David Baltimore, the Nobel-winning president of Caltech, knows what it takes to get your child ready to compete against the cream of the global crop. Almost all the students who make it to Caltech, one of the best scientific universities in the world, come from public schools, not from private schools that sometimes nurture a sense that just because you are there, you are special and entitled. He says “I look at kids who come to Caltech, and they grew up in families that encouraged them to work hard and to put off a bit of gratification for the future and to understand that they need to hone their skills to play and important role in the world. I give parents enormous credit for this because these kids are coming from public schools that people area calling failures. Public education is producing these remarkable students—so it can be done. We need a revolution in this country when it comes to parenting around children”. Merle’s comments; “We are on a battleground where the public schools system must not lose”.(I’ll blog more on how this battle can be a win-win situation for both the public school system, the business community, the parents, and the general public).
Friedman says that “One of the greatest virtues a country or community can have is a culture of tolerance. When tolerance is the norm, everyone flourishes-because tolerance breeds trust and trust is the foundation of innovation and entrepreneurship. Increase the level of trust is any group, company or society, and only good things can happen”.
He predicts the rioting going on now in France. He says Islamic youth particularly these living in Europe, can and do look around and see that the Arab-Muslim world has fallen behind the rest of the planet. It is not living as prosperously or democratically as other civilizations. How can that be? these young Arabs and Muslims must ask themselves. If we have superior faith (Islam) and if our faith is all encompassing of religion, politics, and economics, why are others living so much better? This is a source of real cognitive-dissonance for many Arab-Muslim youth—the sort of dissonance and loss of self esteem, that sparks rage, and leads some of them to join violent groups and lash out at the world. (Watch how this rage unfolds in France) It is also the sort of dissonance that leads many other average folks, to give radical groups like al-Qaeda passive support. Again, the flattening of the world only sharpens this inharmonious feeling by making the backwardness of the Arab-Muslim region compared to others, impossible to ignore”.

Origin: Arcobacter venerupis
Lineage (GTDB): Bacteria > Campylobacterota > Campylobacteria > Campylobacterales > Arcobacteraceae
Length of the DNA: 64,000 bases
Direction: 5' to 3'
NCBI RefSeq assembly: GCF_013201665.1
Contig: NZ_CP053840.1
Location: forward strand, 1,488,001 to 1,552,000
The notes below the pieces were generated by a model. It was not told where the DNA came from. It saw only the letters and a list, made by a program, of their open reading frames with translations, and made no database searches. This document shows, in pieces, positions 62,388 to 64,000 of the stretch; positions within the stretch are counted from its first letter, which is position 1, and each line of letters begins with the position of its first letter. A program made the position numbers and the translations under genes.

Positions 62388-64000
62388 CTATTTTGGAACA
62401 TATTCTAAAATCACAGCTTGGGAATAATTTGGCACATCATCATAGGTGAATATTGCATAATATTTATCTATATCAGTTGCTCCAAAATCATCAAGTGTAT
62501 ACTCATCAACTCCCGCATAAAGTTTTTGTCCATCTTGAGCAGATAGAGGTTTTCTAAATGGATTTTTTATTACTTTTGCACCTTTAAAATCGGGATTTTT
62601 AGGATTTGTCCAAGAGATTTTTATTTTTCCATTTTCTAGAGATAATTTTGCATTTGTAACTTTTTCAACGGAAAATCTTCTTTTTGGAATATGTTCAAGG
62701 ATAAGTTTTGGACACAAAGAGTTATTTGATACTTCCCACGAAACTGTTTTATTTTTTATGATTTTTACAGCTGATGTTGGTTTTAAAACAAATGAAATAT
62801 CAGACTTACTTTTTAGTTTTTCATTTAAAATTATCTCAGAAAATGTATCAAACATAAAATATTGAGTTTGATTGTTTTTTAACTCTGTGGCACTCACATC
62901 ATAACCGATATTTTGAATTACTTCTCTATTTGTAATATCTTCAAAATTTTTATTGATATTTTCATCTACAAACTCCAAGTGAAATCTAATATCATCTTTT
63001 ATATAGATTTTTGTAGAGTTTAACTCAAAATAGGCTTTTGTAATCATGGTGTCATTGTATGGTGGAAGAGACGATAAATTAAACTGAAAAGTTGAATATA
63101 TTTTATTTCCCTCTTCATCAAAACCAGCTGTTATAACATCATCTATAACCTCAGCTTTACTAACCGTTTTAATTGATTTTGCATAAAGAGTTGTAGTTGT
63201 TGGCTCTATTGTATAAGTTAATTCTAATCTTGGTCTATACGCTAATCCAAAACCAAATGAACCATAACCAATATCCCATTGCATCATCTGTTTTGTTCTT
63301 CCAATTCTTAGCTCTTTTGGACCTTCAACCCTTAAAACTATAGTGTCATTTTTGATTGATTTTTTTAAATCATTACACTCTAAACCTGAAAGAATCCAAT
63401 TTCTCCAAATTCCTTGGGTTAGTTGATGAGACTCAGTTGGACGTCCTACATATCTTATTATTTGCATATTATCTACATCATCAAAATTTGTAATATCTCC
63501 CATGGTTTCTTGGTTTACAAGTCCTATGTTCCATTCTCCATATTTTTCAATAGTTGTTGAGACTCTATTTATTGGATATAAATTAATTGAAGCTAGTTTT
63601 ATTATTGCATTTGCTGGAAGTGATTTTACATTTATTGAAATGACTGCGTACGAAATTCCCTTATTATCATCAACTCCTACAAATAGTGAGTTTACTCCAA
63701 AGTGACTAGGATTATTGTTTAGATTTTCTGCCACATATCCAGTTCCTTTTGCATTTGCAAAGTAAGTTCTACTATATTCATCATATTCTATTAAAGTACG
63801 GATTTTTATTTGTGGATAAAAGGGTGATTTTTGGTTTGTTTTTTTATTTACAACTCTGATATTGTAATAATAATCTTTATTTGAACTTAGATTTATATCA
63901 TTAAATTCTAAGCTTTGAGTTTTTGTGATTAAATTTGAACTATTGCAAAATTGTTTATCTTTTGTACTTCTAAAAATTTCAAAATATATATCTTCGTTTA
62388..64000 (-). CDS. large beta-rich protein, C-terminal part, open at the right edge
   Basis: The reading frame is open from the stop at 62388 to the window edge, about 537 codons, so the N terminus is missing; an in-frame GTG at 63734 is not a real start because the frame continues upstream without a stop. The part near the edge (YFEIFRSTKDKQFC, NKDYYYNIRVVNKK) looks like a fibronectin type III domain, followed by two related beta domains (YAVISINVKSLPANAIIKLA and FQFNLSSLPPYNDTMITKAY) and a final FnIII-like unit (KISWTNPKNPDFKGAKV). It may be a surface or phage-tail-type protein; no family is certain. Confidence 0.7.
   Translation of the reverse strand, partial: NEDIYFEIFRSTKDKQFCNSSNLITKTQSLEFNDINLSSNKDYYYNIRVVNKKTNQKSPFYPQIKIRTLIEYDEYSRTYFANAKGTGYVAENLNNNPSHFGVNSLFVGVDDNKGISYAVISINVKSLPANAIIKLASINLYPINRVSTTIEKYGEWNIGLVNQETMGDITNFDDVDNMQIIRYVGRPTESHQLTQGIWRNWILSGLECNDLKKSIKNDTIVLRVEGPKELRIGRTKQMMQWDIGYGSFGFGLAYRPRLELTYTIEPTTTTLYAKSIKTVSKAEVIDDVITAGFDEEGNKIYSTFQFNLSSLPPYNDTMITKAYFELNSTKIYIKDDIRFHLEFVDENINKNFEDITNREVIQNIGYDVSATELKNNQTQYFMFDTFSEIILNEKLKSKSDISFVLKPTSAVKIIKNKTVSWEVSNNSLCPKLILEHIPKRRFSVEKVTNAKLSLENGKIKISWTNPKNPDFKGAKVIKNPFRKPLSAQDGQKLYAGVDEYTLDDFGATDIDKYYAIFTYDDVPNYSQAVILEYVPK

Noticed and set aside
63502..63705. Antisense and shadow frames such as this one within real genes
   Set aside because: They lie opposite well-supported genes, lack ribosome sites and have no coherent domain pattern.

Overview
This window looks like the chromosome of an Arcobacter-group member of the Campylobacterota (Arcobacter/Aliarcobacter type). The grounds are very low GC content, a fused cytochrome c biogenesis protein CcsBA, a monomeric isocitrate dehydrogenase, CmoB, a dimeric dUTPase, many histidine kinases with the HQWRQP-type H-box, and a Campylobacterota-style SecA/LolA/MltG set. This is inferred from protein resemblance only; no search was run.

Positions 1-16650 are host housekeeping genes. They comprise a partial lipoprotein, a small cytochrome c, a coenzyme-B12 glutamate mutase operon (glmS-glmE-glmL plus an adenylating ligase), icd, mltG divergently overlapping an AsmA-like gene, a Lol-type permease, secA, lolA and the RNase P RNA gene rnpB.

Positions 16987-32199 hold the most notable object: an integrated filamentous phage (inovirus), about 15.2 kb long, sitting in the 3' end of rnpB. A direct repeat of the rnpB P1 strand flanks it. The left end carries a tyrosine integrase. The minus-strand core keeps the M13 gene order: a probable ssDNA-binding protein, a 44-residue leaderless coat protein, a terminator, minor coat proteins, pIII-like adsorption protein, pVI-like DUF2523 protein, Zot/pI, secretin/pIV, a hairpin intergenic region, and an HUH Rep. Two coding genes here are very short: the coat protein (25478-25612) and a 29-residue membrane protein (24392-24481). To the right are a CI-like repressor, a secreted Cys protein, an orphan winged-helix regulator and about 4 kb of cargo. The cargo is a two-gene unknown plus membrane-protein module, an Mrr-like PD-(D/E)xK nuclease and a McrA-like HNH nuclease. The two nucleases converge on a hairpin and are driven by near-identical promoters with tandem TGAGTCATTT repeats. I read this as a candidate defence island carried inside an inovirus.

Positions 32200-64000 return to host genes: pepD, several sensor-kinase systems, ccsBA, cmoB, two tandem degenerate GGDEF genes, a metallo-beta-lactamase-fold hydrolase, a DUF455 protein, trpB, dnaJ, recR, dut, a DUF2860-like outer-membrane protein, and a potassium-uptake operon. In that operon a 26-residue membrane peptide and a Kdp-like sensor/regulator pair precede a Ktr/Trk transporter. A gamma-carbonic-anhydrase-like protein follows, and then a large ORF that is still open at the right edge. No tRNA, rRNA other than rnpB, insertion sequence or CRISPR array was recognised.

Friedman talks about the extreme poverty of India and that thousands line up to attend schools where only hundreds of the best and brightest are admitted. He explains why there are so few skyscrapers in parts of the third world; the power might go off three or four times a day, stranding people in elevators. He says that China and India with populations three and four times ours has more poverty but a greater pool of eager youth willing to work and learn for small amounts of money. He talks about the “untouchables” in India who one day will break out of the caste system of inequality and enter the work force as hard working intelligent people giving more competition to America and add to our outsourcing to hard working people who have a much lower standard of living than ours.
For non -Bush lovers, he has a couple of paragraphs stating how he believes that many mistakes have been made and new approaches demanded the this and future administrations as the world get more flat, more competitive and more equal.
Anyway, please read this book. I can’t do it justice on this site, but I can tell you is harder to put down than a good mystery unless you are not really interested in your kids future or even your own. After reading or skimming this book, I believe you may see both a future you like and a possible one you won’t like.
The most successful people I have ever known are well-rounded people. Isn’t that the way we should view the learning process in the home, the schools, in our careers and shouldn’t this learning continue until death?